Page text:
Transportation interruptions


Following a winter storm, an earthquake, or other events affecting transport systems, the media often report the severe impacts on travelers. The quantification of these impacts in both physical terms (in what way is traffic interrupted?) and in monetary terms (what is the social cost of the interruptions?) is, however, hardly ever done nor published, but often called for immediately after an event. The Chair of Network Economics, part of the Institute of Economics (ECON) at Karlsruhe Institute of Technology (KIT), is investigating the impacts of events causing a disruption of the transportation system.

Aims / Objective

The overall goal is to substantiate and extend common methodologies of indirect loss assessment towards rapid loss estimation. Therefore this project contributes to a better understanding of economic losses of events harming transport systems.
This project specifically aims to:

  • identify the data requirements and find innovate estimation methods in case of low data availability
  • classify the impacts of a disrupting event
  • determine the parties concerned
  • analyze possible methods of quantification and monetization of the impacts
  • assess the indirect costs associated with a disrupting event

Project status

So far, two historic events were studied: the winter storm Daisy in Germany and the eruption of the volcano Eyjafjallajökull in Iceland. Both events happened in 2010, and we focused on the effects on transport in Germany. We started by collecting all types of effects caused by the events and categorizing them in order to obtain an overview of the various dimensions of the impacts. Press releases or other resources on the internet were used to gather the necessary information. The categorized impacts were thereafter assessed in respect of the possibilities to monetize them. The comparison of our figures with other published figures showed that is it crucial to define the category of losses captured in the analysis since otherwise it is hardly possible to interpret the numbers presented.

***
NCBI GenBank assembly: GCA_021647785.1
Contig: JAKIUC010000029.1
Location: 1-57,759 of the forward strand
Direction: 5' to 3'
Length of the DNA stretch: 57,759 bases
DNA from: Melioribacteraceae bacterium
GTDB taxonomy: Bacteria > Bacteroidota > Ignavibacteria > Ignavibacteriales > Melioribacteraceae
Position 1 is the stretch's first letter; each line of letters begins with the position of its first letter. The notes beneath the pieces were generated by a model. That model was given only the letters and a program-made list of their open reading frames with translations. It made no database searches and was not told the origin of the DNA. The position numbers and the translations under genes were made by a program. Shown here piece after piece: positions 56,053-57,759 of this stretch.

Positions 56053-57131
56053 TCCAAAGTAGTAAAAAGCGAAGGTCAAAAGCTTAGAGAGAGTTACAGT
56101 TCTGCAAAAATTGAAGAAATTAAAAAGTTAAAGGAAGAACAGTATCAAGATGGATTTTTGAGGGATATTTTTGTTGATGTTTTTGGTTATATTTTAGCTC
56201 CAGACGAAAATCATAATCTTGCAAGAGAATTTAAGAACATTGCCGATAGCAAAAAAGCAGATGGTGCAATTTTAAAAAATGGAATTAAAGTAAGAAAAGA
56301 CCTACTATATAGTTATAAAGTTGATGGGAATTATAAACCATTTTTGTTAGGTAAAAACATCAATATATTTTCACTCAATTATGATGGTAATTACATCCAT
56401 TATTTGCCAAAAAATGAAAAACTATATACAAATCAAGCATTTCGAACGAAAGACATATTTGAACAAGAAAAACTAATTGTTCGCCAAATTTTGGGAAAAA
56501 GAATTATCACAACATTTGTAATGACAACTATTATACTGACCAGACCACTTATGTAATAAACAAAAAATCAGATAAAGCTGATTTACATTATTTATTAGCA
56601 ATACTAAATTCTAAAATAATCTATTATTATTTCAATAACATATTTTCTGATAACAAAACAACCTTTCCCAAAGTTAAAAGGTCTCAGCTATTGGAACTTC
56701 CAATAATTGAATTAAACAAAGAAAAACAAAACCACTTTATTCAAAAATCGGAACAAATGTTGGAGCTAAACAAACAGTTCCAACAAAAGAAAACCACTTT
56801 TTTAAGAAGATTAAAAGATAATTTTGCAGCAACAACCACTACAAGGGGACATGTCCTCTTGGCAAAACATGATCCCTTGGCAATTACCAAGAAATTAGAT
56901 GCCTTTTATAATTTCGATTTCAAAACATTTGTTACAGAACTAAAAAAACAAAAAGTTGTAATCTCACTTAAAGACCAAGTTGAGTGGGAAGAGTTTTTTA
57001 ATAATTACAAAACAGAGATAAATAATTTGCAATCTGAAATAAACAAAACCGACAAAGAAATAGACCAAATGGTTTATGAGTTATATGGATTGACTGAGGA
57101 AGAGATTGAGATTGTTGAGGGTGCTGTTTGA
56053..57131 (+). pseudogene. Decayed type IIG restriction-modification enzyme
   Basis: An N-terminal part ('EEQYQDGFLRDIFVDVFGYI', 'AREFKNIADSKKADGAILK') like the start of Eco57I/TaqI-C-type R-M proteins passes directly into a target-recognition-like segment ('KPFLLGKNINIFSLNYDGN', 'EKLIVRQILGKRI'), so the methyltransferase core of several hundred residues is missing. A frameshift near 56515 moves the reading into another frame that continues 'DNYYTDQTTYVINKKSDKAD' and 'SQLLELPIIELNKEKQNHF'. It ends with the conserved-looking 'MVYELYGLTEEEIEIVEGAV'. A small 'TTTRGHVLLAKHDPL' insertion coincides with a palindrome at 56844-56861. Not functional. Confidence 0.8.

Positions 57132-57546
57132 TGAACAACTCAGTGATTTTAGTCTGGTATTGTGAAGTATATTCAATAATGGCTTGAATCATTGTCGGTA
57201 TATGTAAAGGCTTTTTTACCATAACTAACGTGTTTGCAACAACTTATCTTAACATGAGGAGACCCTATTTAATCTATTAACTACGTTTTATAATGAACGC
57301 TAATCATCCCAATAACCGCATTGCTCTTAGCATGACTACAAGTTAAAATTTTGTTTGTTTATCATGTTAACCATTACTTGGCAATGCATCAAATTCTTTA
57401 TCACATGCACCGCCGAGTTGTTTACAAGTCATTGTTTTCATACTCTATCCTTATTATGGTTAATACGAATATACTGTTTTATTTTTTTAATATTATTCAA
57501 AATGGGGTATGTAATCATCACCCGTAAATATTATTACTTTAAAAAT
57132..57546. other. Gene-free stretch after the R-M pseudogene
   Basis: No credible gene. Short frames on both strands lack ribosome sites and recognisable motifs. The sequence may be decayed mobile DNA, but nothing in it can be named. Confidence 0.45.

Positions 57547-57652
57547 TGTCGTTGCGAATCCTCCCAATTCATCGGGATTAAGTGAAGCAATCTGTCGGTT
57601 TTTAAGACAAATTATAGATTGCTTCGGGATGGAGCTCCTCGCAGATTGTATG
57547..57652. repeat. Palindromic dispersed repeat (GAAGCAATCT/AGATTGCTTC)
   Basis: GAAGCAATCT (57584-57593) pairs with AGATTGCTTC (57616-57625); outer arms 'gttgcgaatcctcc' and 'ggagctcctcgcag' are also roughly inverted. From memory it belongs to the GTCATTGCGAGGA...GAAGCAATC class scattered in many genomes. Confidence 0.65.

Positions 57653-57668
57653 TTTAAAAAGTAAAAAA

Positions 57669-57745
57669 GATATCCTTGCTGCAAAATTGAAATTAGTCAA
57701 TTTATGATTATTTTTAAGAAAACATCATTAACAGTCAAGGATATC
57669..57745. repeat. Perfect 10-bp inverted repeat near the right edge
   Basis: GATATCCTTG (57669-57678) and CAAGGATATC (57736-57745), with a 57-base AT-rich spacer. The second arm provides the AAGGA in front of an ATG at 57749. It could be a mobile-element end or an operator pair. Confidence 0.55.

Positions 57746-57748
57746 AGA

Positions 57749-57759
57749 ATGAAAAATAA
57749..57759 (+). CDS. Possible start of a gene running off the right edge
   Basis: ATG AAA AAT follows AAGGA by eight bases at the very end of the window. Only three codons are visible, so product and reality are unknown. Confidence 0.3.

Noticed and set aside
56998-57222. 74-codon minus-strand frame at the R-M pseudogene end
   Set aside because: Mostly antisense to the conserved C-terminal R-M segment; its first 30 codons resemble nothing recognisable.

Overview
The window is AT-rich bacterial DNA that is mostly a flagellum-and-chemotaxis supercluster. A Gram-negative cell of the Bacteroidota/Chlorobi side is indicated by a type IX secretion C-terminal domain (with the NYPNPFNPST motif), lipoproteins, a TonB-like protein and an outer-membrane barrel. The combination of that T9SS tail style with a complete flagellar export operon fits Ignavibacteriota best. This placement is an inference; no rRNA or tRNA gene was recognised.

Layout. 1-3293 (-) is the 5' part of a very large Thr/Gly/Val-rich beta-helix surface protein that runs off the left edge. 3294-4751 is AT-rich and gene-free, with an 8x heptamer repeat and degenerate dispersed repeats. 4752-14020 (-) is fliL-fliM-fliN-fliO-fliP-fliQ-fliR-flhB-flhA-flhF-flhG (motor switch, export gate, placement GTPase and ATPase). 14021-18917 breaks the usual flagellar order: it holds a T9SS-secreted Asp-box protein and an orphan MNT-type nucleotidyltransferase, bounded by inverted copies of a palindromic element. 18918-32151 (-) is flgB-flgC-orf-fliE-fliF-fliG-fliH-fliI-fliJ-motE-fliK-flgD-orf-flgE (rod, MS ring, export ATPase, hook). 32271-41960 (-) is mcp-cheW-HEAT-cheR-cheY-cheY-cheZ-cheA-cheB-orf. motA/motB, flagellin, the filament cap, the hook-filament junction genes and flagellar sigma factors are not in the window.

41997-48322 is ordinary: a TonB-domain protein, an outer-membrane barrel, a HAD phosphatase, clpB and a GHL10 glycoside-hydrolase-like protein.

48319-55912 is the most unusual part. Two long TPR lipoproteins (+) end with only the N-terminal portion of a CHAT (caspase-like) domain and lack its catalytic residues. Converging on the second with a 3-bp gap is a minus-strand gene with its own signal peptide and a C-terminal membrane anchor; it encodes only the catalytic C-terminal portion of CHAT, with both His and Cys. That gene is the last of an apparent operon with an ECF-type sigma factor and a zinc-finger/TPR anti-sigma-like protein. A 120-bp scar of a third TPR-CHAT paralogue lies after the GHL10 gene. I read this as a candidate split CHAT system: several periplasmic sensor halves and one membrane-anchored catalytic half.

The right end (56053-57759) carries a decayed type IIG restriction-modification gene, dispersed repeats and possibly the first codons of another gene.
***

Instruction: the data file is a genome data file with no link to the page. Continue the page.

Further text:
The most time consuming activity in the loss assessment has been the search for data. In this respect, co-operations with the CEDIM projects related to crowd sourcing and to the modeling of the natural events may contribute to a faster assessment. While the modeling of the natural events may help to determine the extension of an event (e.g. which geographic areas are affected by extraordinarily high snow levels and for how long), crowd sourcing may assist in assessing the effects of an event on the transportation system and its users (e.g. number of cancellations of flights).

The two case studies showed that depending on the type of event different types of impacts can be expected. In future research, more information will have to be collected, from current or historical events, in order to verify and improve the procedures towards a more reliable rapid loss assessment.